While media attention is focussed on German neo-Nazi skinheads, left-wing, anti-racist skinheads have been largely ignored so far. The lines between the two groups are blurring as far as fashion goes.
On a recent Thursday night, Steph and a few friends were sitting around her apartment in Berlin's Friedrichshain neighborhood. Beer bottles were strewn around the floor while reggae played quietly in the background.
Steph, a 37-year-old single mother, is a skinhead, but she's firmly anti-racist. She said it all started after an encounter in her hometown of Marburg.
"I ran into two skinheads and that was the decisive moment," she said. "It was a dramatic experience. I liked their style. I later got to know them. And then, my fate was sealed."
The movement's origins in the 1960s came out of England and were based largely on British nationalism and the influence of rude boys, West Indian immigrants known for the sharp dress and ska music. It started gaining ground in Germany during the 1980s, when Steph "shaved up." Back then, being a skinhead had more to do with "sharp" clothes and aggressive music than racist beliefs, she said.
"You listened to the music and had your fun," she said, naming the band Skrewdriver as an example. "But no one took the lyrics seriously. No one would go out and grab the first person they saw and beat him up because they didn't like his nose or because he looked different. It was just about the music."
A variety of skins
Since then, the skinhead movement in Germany has split off into a variety of factions. The anti-racist skinheads include the Skinheads Against Racial Prejudice, or S.H.A.R.P. skins, and the Red or communist skins. There are also racist and fascist groups, which are often the ones that find their way into television and radio stories.
Those who don't get any coverage include people like Daniel, a 28-year-old man who works for a software company and describes himself as left-wing.
"I'm interested in politics, mainly in local politics and also world-wide -- seeing how globalization is destroying other poor countries in the third world," said Daniel, who has been a skinhead for 13 years.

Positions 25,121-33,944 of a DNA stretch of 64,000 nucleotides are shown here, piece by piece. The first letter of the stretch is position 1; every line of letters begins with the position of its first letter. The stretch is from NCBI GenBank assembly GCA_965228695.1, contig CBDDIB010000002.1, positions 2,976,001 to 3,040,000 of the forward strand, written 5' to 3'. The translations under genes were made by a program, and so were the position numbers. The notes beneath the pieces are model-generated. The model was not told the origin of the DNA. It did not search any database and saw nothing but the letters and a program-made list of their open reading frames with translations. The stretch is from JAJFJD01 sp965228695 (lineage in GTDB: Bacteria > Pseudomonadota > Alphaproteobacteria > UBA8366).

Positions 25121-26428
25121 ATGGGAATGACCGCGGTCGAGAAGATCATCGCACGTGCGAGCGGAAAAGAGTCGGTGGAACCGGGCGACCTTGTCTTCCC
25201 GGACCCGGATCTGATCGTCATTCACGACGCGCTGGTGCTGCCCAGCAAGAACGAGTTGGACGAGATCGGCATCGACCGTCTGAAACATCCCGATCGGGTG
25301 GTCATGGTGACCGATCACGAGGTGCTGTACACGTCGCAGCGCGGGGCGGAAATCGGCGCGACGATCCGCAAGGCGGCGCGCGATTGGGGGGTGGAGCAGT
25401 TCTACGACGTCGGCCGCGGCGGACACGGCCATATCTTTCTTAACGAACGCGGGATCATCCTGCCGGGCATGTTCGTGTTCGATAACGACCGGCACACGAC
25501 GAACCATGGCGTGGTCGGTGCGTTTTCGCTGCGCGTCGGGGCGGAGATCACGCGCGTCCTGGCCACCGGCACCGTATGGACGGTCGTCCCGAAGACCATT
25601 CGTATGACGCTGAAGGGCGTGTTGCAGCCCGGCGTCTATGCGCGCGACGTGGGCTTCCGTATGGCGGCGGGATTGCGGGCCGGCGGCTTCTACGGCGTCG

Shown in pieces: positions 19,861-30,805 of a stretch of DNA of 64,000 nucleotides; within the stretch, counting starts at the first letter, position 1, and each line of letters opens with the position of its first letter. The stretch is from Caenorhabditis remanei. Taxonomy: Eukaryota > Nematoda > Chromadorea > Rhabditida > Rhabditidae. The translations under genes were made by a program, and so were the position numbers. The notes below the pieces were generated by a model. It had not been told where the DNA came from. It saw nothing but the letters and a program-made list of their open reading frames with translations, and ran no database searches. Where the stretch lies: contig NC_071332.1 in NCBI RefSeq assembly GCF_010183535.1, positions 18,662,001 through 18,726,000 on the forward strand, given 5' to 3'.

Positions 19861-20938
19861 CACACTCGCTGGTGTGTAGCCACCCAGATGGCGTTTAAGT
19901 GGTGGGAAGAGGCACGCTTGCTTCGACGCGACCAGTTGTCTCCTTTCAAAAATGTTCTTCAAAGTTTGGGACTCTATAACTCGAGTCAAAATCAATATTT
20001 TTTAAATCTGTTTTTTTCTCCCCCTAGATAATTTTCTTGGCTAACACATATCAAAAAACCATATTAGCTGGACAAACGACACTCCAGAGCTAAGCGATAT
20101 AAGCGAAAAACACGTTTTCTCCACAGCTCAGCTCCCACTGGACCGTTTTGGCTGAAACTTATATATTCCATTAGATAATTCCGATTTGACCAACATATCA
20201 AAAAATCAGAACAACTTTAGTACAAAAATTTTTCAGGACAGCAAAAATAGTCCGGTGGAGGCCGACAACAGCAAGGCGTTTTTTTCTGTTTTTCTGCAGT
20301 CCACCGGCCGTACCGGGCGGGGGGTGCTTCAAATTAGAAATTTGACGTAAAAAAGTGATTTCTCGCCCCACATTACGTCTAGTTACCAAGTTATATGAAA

But some have been paying closer attention to the phenomenon. Klaus Farin is a journalist who has been researching the skinhead scene in Germany since the 1980s and has written several books on the subject. He became interested in the subject when he saw skinheads becoming scapegoats for the larger problem of racism in Germany.
Neo-Nazis get more media attention
"Experts and journalists have started admitting that there are also non-racist skinheads," he said, adding that the focus remains on neo-Nazis without hair. "I don't think that will ever change, not even with academics, because the right-wing faction is far too exciting."
That worries people like Steph, who said the attention right-wing skinheads receive might actually help that group to recruit new members.
"Every night you see them on the screen and at some point you think they're cool," she said. "And that's what's so dangerous about it."
Despite her anti-racist views, she's often verbally attacked on the street.
"People call me a Nazi and usually they're really intolerant, which really annoys me," she said.
Daniel said he's less concerned about other people. "I simply do not care," he said. "You can't tell all the people all the stories."
There are usually some differences in the appearance of anti-racist and racist skinheads, albeit subtle ones. Anti-racist skinheads tend to dress according to the traditional skinhead look of the 1960s: jeans, boots and Ben Sherman and Fred Perry shirts. They also tend to wear patches of ska and punk bands and sometimes anti-racist slogans.
Right-wing skinheads commonly go for a more military look and wear racist or Nordic symbols. But experts said it's probably not a good idea for the average person to tell the two groups apart.
"It's just too dangerous for people who may become victims of right-wing extremist violence, because by the time they get up close enough to read what the button says, they might get a hit in the face," said Katerina Schmalstieg, who works for the anti-fascist educational group Mobile Counseling Against Right Wing Extremism.
Such differentiation may become even more difficult in the future, she added. "The stereotype of the baseball bat carrying laced boot bald skinhead has vanished in the reality of right-wing extremism," she said, adding that neo-Nazi skinheads are increasingly using symbols of the left, such as Che Guevara stickers or Palestinian scarves, to disguise themselves.
But that's not preventing Steph and Daniel from continuing to live their lives according to the decades-long skin tradition, with a bit of their own style and politics mixed in.
"I have my own politics, so to speak," Steph said. "That consists of simply living with others in peace."